Today I opened up the NY Times web page to see Nicholas D. Kristoff’s piece “Where Pimps Peddle Their Goods” which speaks to how Village Voice Media accepts advertising on their websites which offers lightly veiled solicitations for the services of “escorts” and the like, both male and female.  The reality is that this is unvarnished advertising by pimps who have exerted control over individuals whom they force to prostitute themselves.

In reading Kristoff’s piece, I was particularly taken back by this portion, “Liz McDougall, general counsel of Village Voice Media, told me that it is “shortsighted, ill-informed and counterproductive” to focus on Backpage when many other Web sites are also involved, particularly because Backpage tries to screen out ads for minors and reports possible trafficking cases to the authorities. McDougall denied that Backpage dominates the field and said that the Long Island girl was marketed on 13 other Web sites as well. But if street pimps go to jail for profiteering on under-age girls, should their media partners like Village Voice Media really get a pass?”   I fully agree with Kristoff, they shouldn’t.  As I wrote in my 2010 piece, “Domestic Minor Sex Trafficking“,  the children are the victims and we must do all we can to help them.  I encourage you to read the piece and listen to the voices of the John’s calling the telephone number trying to arrange sex with children.

The Village Voice Media statement concludes with their position: “The inevitable conclusion is that censorship will not rid the world of exploitation.

I find their response repugnant and reminiscent of ostrich like behavior.  I do not believe shuttering Backpage’s adult advertisements as censorship – it is removing an avenue which acts as an enabler for the human trafficking and sex trafficking of men and women.  It is closing off an ability by pimps to continue the exploitation of individuals who, as detailed in Kristoff’s piece, are controlled through force and intimidation.  I do, however, agree social networks and technology can assist in the identification of those who try to use the advertising medium to offer the services of victims.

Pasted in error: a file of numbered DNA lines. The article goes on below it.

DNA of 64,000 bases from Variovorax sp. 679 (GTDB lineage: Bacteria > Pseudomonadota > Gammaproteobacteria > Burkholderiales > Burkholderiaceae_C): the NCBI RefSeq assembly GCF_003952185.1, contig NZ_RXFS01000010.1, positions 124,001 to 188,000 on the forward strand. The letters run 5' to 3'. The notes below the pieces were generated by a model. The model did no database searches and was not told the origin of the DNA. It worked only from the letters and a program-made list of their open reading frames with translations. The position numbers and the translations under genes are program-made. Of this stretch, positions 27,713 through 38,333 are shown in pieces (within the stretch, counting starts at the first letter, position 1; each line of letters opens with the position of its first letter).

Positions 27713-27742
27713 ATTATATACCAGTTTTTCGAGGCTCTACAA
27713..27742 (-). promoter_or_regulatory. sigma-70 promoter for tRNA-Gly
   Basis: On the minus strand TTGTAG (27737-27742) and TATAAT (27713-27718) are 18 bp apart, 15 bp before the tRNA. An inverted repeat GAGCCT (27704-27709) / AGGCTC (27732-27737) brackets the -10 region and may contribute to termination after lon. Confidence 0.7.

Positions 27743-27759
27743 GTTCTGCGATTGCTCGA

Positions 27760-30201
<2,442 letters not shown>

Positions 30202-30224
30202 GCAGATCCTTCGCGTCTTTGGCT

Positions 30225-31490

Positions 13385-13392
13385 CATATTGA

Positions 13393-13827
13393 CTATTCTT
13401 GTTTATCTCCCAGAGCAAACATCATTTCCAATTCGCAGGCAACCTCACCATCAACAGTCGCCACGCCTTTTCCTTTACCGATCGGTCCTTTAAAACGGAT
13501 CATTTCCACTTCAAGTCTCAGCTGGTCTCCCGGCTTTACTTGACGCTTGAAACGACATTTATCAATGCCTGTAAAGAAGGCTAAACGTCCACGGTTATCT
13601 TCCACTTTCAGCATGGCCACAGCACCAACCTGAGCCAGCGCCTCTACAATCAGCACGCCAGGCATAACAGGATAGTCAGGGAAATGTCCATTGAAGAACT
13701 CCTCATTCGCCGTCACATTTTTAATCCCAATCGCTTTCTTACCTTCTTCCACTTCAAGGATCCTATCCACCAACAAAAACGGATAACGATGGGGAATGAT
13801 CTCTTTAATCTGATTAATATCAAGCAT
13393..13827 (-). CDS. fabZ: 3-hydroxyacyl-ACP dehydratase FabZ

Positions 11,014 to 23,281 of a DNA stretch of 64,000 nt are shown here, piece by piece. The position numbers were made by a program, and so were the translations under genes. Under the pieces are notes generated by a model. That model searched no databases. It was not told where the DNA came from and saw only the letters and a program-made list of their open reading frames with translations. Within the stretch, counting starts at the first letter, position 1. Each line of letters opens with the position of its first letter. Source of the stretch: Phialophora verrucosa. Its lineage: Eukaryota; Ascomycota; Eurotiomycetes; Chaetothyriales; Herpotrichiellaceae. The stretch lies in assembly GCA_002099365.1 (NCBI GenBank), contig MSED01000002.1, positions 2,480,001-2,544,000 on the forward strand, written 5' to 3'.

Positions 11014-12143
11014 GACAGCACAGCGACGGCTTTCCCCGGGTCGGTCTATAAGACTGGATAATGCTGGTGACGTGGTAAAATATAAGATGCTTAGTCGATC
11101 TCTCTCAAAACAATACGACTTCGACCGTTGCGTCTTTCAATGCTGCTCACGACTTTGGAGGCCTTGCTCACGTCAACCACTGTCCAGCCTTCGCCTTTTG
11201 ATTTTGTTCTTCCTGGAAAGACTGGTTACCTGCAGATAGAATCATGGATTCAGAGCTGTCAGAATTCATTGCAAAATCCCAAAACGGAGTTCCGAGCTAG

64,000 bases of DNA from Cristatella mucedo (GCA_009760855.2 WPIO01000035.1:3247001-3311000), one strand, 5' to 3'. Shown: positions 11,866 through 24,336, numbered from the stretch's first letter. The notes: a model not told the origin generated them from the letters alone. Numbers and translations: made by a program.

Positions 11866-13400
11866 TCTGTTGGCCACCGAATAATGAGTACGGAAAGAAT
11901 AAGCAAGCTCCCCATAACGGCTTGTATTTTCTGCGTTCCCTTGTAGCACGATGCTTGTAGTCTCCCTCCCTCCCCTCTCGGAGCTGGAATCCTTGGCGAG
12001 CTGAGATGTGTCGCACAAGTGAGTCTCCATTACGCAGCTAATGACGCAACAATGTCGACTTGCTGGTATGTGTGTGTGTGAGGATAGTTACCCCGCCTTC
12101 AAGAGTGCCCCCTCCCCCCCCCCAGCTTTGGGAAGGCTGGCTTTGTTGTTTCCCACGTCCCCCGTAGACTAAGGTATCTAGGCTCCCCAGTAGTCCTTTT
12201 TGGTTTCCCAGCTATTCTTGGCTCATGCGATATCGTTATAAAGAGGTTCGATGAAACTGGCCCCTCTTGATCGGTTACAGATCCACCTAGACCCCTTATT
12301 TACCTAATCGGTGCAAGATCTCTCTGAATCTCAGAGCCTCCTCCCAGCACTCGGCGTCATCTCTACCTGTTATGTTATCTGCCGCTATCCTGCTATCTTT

The National Association of Attorney’s General formed the Pillars of Hope initiative.  The four pillars are:

  • Pillar 1:  Making the case
  • Pillar 2:  Hold the traffickers accountable
  • Pillar 3:  Mobilizing communities to care for victims
  • Pillar 4:  Public awareness and issue advocacy

For those who think prostitution is a victim-less crime, I encourage you to read Kristoff’s piece and also read “Off the Street” (review) which details the take down of a pimp and rescue of  his victims in Las Vegas.  Is Village Voice Media the only entity needing addressing, no their statement clearly indicates that they were accompanied by 13 other entities in accepting the advertising.

What can you do right now? Take action of your own.  Write to the Chairman & Chief Executive officer of Village Voice Media directly -> Jim Larkin